No. There was a rink near our house and my older brother started skating first. Four years later, he stopped skating. I began skating in his old boots at the Young Pioneers Stadium (a sports complex built in the Soviet Union, intended exclusively for children and youth training, the largest in Europe of its kind). That kind of rink does not exist any more, but the memories are still there.
Did you like skating right away?
I think there are few people who like skating right away. (Laughs)
When you started learning how to skate, was there something you were good at? Some kind of simple element or something else.
I used to fall an awful lot. As time passed by and I grew up, I began to understand why that was necessary and why I was skating. Then, I was able to fall in love with skating and knew that this would my life’s work.
When you started out skating, you had a tremendous amount of support from your mother. Does she still support you now?
Not only my mother, but everyone is supporting me. Relatives, friends, acquaintances…everyone. I intend to work my hardest to live up to their expectations, support and trust.
What kind of a person are you?
I am not able tell you what my personality is by myself. You will have to ask someone around me.
In the future, what kind of figure skater do you want to become?
I would like to become a skater who will stand out from other skaters and be remembered. Of course, I want to achieve great results at high level competitions, such as the Olympics. I do not think that even needs to be said. I want to become that kind of skater. Apart from that, I want to be a skater, like Yuzuru (Hanyu) and Javier (Fernandez), that stands out on the ice. There are people who come just to watch them skate, even if it is not a competition venue. To be honest, that is the kind of skater I would like to be. Likewise, (Brian) Joubert, (Stephane) Lambiel, from Russia (Evgeni) Plushenko, (Alexei) Yagudin – they stood out and made an impact. Even if they made mistakes, people would come to see them. They left an impression on those who came to see them skate. To get to that high level would be truly a dream for me.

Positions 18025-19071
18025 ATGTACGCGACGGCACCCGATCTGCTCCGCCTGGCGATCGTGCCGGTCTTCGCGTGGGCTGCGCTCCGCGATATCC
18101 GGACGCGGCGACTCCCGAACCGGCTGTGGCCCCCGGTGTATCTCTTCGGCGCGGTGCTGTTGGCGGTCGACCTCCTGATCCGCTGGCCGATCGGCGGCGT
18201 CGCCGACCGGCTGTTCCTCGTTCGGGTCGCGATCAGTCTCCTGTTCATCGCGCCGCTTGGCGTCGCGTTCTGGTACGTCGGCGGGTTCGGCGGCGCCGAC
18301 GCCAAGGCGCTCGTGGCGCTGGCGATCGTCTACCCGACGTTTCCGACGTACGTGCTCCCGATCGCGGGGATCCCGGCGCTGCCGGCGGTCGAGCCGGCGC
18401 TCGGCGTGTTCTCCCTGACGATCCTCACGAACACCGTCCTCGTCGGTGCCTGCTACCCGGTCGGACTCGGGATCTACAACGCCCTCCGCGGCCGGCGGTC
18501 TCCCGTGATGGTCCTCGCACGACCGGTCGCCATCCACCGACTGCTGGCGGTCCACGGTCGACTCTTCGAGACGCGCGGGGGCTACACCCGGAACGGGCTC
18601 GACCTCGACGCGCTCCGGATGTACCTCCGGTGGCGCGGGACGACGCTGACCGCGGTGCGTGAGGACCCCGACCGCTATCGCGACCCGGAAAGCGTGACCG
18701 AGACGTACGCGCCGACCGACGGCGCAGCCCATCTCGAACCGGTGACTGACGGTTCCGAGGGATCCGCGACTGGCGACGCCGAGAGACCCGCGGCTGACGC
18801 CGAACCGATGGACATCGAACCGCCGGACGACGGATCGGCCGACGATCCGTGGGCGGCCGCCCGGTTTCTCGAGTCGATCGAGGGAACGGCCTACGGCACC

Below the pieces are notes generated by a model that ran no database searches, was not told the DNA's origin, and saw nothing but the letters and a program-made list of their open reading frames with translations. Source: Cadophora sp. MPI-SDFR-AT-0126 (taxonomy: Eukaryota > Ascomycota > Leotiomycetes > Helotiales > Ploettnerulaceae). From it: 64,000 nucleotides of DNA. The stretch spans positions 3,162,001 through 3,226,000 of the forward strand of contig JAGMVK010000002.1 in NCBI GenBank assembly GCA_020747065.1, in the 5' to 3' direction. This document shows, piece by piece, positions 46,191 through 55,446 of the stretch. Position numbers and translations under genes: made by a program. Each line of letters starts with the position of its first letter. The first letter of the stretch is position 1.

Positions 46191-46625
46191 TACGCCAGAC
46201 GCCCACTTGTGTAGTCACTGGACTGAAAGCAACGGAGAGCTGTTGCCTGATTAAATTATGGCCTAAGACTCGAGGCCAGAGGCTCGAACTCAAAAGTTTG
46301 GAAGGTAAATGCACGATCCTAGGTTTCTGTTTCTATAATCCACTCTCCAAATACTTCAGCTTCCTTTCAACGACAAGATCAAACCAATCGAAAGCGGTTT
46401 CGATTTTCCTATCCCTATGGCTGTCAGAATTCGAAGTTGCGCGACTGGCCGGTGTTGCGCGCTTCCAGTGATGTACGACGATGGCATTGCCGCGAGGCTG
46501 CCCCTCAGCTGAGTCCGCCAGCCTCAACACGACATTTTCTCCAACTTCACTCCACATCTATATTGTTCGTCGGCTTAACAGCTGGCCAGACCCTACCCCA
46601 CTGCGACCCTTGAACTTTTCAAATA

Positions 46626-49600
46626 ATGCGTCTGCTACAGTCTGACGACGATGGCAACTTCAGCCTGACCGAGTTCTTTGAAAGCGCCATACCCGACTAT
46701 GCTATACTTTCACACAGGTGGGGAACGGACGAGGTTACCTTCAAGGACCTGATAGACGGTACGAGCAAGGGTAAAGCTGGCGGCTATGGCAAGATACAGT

What kind of music are you going to use to make programmes in the future?
That’s a really difficult question. My intention is to skate to music that hooks you from the first few seconds. Music that hooks the audience and judges and not just me.
Out of all the programmes you have skated in the past, which one is your favourite?
That would be “Pearl Harbor” (2015-2016 FS). Even though I was a little disappointed that I was never able to skate that programme the way I wanted to when I needed. To be honest, I like all the programmes I have skated. I am not the kind of person who would be able to skate a programme I do not like for a year. I skate to music that I like.
Tell us about your dreams as a skater and outside skating.
Of course, I have dreams. You cannot live without dreams. I said this at the beginning of this season, but last year’s Junior World Championships deeply affected me. Then I understood that you should not speak about secrets. It is my dream and I have to keep it as my dream. If you speak to someone else about your dreams, then it becomes everyone else’s dream too. So I am going to say “No comment” to this question.
Will you take a break after Junior Worlds? If you will, what will you do?
Yes, I think I will take a short break. That will probably be in May. Now, I have to do the choreography for my new programmes. I will also work on improving my second mark and on improving my technical elements. You have to do these things when you have time in order to achieve good results in the future.
Tell us about how you generally spend your time. Are you always at the rink? Do you do anything else?
Most of my life is spent on the rink. I do not have a lot of time for other pursuits, things I like to do, studies, time off and fun, so I have to use my time well. However, I am always able to find time to do other things. I think I schedule each day pretty well. You cannot have too much or too little free time. You need it to recover, rest and get strength.
Do you have any hobbies?
There are things that I like to do, but now I am putting all my time into figure skating. For me, this is the path I have chosen. It is my hobby. It is my life. Everything I do, even when I take time off, cannot be separated from figure skating. For me right now, figure skating is everything.